How to Get a Better Price on Everything You Buy

Finding the perfect gift for someone is a wonderful feeling. But, for many of us, finding that gift at a great price adds a little extra fun to the experience. It has nothing to do with a lack of generosity, it’s just something we seem to have in our DNA—if we don’t get a bargain, there’s something unsatisfying about the whole thing.
The holiday shopping season is a particularly stressful time for shoppers whose favorite sport is finding the best deal on absolutely everything. Of course, that kind of frustration isn’t unique to the holidays or gift-giving; there are plenty of times, all year long, when you have neither the time nor the inclination to wait for a sale. You need the best price on something NOW.
While the ideal situation is having time to shop, there are ways of making sure you’re getting a great price, even if the item you’re purchasing isn’t on sale.

Do Your Homework

With the online resources available today, it isn’t hard to find out how much things are worth and what prices retailers are putting on them. Price-comparison tools are a fast and easy way to get the shopping intel you need to get the best possible deals. But you don’t necessarily have to shop with whomever has the best price. Simply knowing that price is out there can give you an edge when you’re discussing a purchase with a store associate. The associate might not have the authority to drop a price, but politely asking him or her to check with their manager can yield pleasant results.

Don’t Assume the Marked Price is the Final Price

We’ve all seen markdown tags on retail items. Since those markdowns have to happen sometime, there’s absolutely nothing wrong with trying to make one happen while you’re in the store. If you’ve got some competitive research up your sleeve (see above), make use of it. Ask if the store is willing to match (or better yet, beat) the price you found elsewhere. Even without a competing price, don’t be shy about asking if the ticketed price is absolutely the best they can do—especially if you know the store and the likelihood of them marking your item down in the near future. You should also keep an eye out for minor damage on item. Pointing out an imperfection you’re willing to live with can be a pretty easy way to knock some dollars off the price.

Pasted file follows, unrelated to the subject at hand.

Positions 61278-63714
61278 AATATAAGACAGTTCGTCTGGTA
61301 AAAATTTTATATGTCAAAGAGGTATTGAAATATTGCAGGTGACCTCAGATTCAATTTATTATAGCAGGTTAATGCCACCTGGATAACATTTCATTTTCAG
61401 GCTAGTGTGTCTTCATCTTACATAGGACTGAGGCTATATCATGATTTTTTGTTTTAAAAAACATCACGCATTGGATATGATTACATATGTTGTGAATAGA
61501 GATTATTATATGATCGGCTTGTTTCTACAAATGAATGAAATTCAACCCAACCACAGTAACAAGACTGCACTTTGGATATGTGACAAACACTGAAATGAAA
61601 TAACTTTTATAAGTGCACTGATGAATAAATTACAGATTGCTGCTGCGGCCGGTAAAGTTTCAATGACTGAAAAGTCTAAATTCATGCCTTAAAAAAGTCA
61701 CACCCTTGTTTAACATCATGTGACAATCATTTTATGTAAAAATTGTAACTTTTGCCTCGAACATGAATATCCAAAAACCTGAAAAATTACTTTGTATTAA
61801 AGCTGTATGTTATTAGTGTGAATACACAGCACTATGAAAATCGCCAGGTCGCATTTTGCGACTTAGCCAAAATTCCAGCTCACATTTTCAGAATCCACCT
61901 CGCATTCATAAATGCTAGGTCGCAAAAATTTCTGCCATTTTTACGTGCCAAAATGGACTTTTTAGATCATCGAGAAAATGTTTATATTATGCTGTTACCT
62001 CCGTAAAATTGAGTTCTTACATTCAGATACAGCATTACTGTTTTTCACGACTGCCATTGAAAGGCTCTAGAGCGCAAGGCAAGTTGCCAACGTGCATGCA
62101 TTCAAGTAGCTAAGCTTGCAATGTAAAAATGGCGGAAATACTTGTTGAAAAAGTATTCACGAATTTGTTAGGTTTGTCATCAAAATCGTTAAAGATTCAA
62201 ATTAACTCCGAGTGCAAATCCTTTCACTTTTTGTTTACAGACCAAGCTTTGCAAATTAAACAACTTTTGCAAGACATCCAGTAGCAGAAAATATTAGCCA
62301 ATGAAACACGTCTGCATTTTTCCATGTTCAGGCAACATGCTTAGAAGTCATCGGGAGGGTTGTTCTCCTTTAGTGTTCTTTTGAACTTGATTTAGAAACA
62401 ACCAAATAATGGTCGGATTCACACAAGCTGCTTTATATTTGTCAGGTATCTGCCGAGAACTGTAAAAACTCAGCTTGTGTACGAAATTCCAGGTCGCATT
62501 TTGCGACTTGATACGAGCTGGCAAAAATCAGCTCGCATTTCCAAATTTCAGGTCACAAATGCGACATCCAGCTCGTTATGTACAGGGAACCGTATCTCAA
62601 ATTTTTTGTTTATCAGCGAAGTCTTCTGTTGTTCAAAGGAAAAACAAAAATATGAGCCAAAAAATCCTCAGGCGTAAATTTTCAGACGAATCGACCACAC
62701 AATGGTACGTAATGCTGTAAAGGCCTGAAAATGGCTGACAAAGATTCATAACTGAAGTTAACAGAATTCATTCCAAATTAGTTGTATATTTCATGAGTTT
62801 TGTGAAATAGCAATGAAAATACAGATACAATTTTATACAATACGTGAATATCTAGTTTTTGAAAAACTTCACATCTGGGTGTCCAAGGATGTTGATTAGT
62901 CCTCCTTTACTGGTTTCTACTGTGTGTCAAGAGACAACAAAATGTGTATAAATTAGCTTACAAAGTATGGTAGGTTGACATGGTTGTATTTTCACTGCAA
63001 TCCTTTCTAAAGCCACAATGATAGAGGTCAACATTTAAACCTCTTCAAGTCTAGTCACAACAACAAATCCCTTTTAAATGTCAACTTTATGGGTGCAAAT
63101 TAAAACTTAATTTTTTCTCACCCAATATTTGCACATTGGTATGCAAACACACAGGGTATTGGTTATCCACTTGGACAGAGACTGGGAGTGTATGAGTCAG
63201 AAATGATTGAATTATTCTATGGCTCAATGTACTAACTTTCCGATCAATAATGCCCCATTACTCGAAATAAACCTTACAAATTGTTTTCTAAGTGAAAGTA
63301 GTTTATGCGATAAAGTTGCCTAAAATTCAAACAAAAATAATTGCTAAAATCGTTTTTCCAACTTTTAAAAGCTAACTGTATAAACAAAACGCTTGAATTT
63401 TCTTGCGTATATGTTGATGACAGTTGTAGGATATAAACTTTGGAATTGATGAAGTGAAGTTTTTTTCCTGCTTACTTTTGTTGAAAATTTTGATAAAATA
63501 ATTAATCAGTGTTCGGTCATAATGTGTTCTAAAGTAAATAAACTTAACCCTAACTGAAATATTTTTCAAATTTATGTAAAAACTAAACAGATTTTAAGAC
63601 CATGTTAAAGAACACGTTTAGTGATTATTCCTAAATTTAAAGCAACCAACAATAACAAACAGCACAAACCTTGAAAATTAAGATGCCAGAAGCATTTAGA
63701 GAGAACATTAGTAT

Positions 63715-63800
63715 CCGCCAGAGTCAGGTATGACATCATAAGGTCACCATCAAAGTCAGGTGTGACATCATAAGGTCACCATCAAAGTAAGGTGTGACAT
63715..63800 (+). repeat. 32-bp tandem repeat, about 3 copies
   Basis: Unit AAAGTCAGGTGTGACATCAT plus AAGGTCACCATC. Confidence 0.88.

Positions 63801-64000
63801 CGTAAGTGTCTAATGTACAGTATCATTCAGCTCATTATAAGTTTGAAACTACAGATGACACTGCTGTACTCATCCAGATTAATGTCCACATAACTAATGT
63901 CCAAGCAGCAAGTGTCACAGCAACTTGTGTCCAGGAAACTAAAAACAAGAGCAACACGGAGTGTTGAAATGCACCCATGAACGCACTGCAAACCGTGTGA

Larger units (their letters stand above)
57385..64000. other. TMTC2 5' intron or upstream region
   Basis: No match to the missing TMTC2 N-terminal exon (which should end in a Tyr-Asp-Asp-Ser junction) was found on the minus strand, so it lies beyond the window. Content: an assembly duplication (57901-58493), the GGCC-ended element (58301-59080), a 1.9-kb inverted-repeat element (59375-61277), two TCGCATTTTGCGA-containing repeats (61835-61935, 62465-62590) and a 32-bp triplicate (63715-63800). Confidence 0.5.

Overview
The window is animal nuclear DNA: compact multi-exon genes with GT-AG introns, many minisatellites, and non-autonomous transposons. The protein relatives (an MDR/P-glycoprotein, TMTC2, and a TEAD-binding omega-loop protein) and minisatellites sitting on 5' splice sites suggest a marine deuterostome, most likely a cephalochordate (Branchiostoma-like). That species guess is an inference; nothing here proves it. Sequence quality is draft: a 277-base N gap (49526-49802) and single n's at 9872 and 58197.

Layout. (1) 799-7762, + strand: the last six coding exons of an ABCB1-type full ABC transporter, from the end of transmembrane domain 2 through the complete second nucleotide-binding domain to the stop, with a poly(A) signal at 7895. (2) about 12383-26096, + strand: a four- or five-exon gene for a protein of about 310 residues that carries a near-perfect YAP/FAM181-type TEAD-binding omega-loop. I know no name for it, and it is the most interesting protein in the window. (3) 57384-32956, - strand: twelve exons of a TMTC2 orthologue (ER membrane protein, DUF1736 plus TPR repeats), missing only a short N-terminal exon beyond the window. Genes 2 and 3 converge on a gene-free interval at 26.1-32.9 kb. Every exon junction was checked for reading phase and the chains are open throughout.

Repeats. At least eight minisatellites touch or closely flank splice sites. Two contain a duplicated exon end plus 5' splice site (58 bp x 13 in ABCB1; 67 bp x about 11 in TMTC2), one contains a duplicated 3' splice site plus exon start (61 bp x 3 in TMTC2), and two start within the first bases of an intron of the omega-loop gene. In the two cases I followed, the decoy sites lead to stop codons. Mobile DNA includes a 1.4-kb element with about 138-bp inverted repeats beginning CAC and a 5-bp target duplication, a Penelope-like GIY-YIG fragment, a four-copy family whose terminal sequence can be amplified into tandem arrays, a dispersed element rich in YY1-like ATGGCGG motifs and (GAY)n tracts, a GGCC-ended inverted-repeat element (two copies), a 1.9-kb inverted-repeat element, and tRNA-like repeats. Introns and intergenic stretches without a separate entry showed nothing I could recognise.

Consider Paying Cash

This might not lower the initial price of an item but if you’re not someone who pays your credit card balance promptly, the interest you’ll pay to your credit card company automatically increases your outlay on that purchase. There are sellers who offer discounts for paying cash, as a gesture of gratitude for taking their credit card service fees out of your purchase scenario.

Get In With the IN Crowd

Keeping their social media audiences interested and engaged is a big part of just about every seller’s marketing strategy. Nothing stings quite like an unfavorable social media comment, so retailers are especially interested in keeping online friends happy. Maintaining a social media relationship with the retailers you frequent can get you on the distribution list for special discounts (getting on an “old fashioned” email or newsletter distribution is a good idea, too).

Be Ready and Willing to Make a Return

After you’ve made your purchase, hang onto your receipt and keep an eye on prices. If the store you bought from, or a competing store, soon offers the same item at a better price, ask your store to match that new price by refunding the difference. You can always return the item if the store won’t match a competitor’s price. If a store won’t give you their own newly-reduced price, it’s worth your time to see how interested they are in both keeping your business and keeping that sale on their books. In either scenario, you may have to go beyond the sales-associate level to management in order to get satisfaction.
When you do have some time to shop (let’s say you have a big gift event coming up several months down the line), Knowing how to time a purchase can save you a lot of money. The savviest shoppers know that every product or service has its season.
 
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